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Tai O

I’ve mostly finished reading through James Scott’s The Art of Not Being Governed. Like so much of his work, I simply find it brilliant. He animates the worlds he writes about more than any other author I know. There is no linear progress for Scott, but instead endless actions and reactions by groups with varying degrees and types of power over each other. Rather than the world being composed of the powerful and the powerless, there are the various forms of states and people with differing degrees of autonomy from the state.

I think much of what Scott writes about applies to Hong Kong. Let’s start way back, with the “Hundred Yue.” Originally “Yue” was a description of the people living near the Yangtze when that was still the periphery of Han civilization. It evolved into a term for people of south and southeast China, pushing further and further south until ‘Yue language’ became another term for Cantonese. Vietnam translates directly into ‘South Yue.’

It looks a lot like the dynamics Scott describes, with “Yue” being a state term for a very diverse glob of stateless people that don’t really constitute a ‘group’ in any meaningful sense. The term was eventually adopted by different groups in very different contexts to its original meanings. It was an exonym-cum-endonym, an outside term eventually being appropriated as local by those still on the periphery of Chinese state power.

It also serves as a useful point of departure in thinking that this area was ‘always’ Chinese. Instead, there’s good reason to think that everyone from the Austronesians (Filipinos, Indonesians, Malaysians, Malagasy in Madagascar[!]) to the ethnic minority groups of Guizhou, Guangxi, and Yunnan are likely refugees of the Han push southward. What are today Filipinos and the Hmong were probably then the ‘Yue.’ As Scott points out, it’s not that group X left as Group Y came in. Some stayed, some left, and everyone reinvented their identities and histories.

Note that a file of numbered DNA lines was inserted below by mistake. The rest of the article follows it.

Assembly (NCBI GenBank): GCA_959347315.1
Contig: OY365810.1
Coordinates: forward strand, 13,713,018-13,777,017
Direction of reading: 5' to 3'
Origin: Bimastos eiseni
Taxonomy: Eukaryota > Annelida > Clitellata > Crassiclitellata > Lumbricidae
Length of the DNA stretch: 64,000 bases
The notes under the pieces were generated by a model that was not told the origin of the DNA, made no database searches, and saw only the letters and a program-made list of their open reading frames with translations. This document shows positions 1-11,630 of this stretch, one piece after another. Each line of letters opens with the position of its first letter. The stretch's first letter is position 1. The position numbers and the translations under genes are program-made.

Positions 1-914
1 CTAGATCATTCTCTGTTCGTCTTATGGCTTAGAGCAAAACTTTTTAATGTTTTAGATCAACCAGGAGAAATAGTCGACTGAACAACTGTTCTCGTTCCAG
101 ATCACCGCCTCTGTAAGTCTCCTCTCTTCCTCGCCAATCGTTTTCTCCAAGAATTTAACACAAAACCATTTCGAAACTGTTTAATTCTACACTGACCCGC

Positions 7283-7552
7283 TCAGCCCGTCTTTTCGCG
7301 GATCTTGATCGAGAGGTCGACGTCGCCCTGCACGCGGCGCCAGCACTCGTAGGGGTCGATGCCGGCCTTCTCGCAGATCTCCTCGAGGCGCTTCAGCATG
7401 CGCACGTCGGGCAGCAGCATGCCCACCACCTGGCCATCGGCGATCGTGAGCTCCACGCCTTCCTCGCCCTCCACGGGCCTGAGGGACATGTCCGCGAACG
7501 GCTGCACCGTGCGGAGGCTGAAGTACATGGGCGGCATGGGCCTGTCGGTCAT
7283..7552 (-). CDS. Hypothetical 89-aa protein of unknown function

This is to say there is no biological or foundation to what it means to be “Han Chinese,” nor are their essentialist characteristics of what it means to not be Han. The Han are simply those people who, for historical and political reasons, were either captured by Han empires or chose to integrate. This Han civilization was further broken up by a cellular structure (Skinner, 1971),

China Culture Development Diversity

leviathan
Blame it on reading James Scott’s argument for an “anarchist squint” in social sciences on the flight over to Oxford, blame it on an increasingly limited tolerance for the word “neoliberalism,” but a lightbulb of sorts went off during my first day at 2013 UKFIET conference on the Post-2015 development goals. My realization was that, as a field, we seem to only be able to think of power in social world that education is constructed in as (a) being necessarily institutionalised and (b) sitting on a monochromatic spectrum ranging from public to private, from state to business, from black to white. And rather than talk about the state as a “thing,” in a Latourian / Actor-Network Theory sense, we often speak instead with the euphemism of a “public sector” – which is not a “thing.”

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